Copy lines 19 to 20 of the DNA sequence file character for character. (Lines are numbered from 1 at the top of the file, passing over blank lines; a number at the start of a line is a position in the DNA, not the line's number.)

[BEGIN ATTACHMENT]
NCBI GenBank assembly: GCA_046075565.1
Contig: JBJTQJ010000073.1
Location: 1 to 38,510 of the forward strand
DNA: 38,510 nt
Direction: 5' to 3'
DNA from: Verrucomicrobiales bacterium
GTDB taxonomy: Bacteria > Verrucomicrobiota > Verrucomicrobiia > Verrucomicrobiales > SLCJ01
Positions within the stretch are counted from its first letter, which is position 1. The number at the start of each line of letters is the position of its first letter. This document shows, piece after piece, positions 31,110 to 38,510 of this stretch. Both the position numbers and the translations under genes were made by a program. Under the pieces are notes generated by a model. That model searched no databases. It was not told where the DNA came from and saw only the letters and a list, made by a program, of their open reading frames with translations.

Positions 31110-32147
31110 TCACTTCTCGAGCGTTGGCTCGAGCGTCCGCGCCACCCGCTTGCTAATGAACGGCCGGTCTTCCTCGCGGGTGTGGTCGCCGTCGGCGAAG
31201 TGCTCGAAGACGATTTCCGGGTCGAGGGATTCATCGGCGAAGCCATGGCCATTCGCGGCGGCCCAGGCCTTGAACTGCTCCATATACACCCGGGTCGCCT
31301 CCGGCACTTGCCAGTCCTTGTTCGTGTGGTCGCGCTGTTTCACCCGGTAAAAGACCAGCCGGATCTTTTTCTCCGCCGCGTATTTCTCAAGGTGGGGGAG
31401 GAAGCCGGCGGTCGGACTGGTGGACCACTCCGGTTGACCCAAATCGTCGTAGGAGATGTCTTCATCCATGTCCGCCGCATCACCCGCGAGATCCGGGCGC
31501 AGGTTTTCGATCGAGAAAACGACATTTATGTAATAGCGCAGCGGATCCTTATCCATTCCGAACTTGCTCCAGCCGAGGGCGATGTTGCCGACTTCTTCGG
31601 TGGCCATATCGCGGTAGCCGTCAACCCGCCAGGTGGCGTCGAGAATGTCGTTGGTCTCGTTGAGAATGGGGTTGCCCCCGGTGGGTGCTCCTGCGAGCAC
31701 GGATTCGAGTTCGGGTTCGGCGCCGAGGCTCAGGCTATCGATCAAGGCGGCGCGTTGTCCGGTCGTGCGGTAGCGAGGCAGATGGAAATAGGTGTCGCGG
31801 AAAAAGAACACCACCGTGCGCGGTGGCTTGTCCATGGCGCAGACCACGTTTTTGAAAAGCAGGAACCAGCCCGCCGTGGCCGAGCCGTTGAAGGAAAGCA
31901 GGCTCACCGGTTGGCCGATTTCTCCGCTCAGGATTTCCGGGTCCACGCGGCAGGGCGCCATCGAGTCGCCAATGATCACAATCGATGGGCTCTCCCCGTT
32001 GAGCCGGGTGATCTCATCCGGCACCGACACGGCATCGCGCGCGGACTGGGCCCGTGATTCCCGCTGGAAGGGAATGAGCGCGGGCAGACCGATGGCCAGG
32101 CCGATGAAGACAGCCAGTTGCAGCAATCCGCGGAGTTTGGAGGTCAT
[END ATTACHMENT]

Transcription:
32001 GAGCCGGGTGATCTCATCCGGCACCGACACGGCATCGCGCGCGGACTGGGCCCGTGATTCCCGCTGGAAGGGAATGAGCGCGGGCAGACCGATGGCCAGG
32101 CCGATGAAGACAGCCAGTTGCAGCAATCCGCGGAGTTTGGAGGTCAT